North Korea carries out another rocket engine test

TRIGGER-happy North Korea has conducted another controversial ICBM rocket engine test - just a day after it claimed it was willing to put the brakes on its nuclear programme.

The death of Warmbier has considerably strained tensions between Washington and Pyongyang, who have always been at loggerheads over North Korea's nuclear missile program and the installation of a controversial American missile defense system in South Korea.

Following the launch, Moon said he had "personally confirmed that the people may be at ease" following a series of North Korean missile tests this year alone.

One official said he believed the test had taken place within the past 24 hours.

South Korean officials did not have details about the reported test and declined to comment on the possible nature of the engine.

While President Moon Jae-in watched, the weapon, a type of Hyunmoo-2 missile, blasted off from a test site in Taean, a coastal county southwest of Seoul, the capital, the president's office said in a statement.

In 2015, North Korea's foreign minister made the country's first-ever official visit to India, meeting with Indian counterpart Sushma Swaraj. "This was the fourth of six test launches, and the missile will be deployed after two more test launches are assessed", said Blue House spokesperson Park Soo-hyun during the regular press briefing.

North Korea's top envoy to India on Wednesday offered a conditional moratorium on his country's nuclear and missile tests in an apparent bid to hold talks with the United States.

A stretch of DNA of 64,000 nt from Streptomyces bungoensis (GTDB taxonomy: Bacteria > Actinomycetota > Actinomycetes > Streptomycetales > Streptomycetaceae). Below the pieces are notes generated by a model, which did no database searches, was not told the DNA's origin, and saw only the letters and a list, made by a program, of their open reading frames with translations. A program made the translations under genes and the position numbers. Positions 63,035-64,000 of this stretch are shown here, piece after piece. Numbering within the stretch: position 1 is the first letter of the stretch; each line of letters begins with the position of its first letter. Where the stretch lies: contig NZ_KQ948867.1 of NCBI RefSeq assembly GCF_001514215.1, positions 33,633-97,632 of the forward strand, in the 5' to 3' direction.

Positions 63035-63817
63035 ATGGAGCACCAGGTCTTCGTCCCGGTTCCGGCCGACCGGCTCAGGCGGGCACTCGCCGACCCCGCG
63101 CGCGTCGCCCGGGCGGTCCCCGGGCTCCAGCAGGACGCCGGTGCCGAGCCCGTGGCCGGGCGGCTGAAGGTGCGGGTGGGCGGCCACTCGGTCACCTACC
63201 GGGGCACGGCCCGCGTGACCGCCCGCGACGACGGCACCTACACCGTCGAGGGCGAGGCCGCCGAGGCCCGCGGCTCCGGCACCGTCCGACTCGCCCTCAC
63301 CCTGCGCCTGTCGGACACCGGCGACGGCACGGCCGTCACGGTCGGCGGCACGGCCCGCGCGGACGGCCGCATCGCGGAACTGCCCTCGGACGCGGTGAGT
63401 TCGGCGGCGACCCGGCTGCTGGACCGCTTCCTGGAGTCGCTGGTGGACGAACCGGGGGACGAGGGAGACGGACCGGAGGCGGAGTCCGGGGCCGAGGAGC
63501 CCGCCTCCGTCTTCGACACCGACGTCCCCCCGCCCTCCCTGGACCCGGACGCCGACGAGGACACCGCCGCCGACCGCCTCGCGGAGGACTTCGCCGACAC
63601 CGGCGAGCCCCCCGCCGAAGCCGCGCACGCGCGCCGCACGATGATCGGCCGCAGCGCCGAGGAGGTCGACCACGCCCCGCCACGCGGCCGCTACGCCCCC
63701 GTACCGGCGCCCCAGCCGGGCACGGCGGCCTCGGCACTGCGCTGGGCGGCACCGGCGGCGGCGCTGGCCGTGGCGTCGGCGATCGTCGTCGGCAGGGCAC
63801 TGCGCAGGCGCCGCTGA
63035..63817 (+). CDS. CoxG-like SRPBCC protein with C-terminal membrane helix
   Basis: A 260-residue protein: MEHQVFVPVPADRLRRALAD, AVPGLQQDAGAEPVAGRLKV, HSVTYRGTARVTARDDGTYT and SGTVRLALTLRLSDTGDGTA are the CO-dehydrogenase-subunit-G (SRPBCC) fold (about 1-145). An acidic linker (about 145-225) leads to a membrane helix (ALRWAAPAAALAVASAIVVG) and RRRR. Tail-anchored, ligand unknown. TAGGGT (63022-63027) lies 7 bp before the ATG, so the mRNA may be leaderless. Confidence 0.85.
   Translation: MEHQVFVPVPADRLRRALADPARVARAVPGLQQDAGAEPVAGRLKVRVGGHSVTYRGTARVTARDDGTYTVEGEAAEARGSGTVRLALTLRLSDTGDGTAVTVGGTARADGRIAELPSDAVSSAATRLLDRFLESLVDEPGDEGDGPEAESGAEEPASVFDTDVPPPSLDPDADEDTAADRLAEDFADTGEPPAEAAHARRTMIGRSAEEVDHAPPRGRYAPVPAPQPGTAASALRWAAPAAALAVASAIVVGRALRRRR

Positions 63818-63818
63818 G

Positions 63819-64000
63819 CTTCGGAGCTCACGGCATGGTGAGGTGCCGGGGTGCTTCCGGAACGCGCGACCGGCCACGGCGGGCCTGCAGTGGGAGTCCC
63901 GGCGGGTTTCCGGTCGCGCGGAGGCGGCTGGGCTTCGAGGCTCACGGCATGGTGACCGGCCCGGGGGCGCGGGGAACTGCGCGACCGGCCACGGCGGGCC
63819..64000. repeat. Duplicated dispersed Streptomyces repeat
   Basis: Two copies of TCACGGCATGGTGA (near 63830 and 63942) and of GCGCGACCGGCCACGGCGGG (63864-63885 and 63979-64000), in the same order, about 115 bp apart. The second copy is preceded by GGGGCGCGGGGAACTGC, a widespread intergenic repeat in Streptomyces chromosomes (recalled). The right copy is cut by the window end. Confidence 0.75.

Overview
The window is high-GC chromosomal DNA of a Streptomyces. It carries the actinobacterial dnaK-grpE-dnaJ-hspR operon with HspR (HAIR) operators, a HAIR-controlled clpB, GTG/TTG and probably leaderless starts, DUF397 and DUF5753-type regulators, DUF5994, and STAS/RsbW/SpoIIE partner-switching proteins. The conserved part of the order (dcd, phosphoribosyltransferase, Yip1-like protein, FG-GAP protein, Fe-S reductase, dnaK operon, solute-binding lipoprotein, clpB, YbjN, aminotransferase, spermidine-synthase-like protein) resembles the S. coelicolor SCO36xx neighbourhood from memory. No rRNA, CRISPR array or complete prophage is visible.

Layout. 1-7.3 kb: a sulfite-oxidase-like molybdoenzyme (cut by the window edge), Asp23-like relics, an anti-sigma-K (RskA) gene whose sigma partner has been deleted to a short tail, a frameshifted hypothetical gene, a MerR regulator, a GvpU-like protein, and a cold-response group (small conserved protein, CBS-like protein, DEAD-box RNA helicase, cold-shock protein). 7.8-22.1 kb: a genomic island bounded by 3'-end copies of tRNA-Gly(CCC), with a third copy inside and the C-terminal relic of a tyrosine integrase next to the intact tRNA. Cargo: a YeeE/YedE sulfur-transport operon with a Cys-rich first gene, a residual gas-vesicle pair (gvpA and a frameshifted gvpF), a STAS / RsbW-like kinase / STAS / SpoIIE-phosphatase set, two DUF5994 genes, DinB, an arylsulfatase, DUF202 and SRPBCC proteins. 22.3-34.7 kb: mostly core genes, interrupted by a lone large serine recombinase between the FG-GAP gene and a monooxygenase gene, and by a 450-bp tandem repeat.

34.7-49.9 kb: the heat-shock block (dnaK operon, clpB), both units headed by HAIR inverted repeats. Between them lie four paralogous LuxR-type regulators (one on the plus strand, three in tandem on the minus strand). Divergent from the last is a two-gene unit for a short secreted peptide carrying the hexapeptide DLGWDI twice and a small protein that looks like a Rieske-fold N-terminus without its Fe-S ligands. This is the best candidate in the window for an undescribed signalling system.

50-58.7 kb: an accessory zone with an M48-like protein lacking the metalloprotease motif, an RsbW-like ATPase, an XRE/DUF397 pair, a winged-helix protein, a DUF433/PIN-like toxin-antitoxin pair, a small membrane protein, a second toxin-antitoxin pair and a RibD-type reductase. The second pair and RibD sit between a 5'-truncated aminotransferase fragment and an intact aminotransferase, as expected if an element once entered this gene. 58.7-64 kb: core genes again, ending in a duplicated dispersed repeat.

However, the Chinese Foreign Ministry spokesman questioned such calls.

"For instance, if the American side completely stopped large-scale military exercises, temporarily or permanently, then let us talk about how to solve the Korean issue peacefully", he said.

The North Korean diplomat noted in the interview that U.S. President Donald Trump "said there [were] so many options including [military action], so we should be ready [for] both of them, dialogue and militarily". Along similar lines, Moon also declared, "What I wish to say is that the new administration's announcement of the obviously necessary environmental impact assessment procedures was a clear decision given public opinion in South Korea".

Still, experts say Pyongyang could still be years away from have a reliable ICBM capability. ICBMs have a minimum range of about 5,500km, but some are created to travel 10,000km or farther.

"Judging from the speed of North Korea's advancements in nuclear and missile technologies I believe they will acquire such capability in the near future".

It was the second such test of the SM-3 Block IIA interceptor, which is being developed by Raytheon.

In February 2012, North Korea agreed to to a temporary moratorium on missile and nuclear tests and a freeze of its uranium-enrichment facilities in exchange for 240,000 metric tons of food aid from the US.

  • Leroy Wright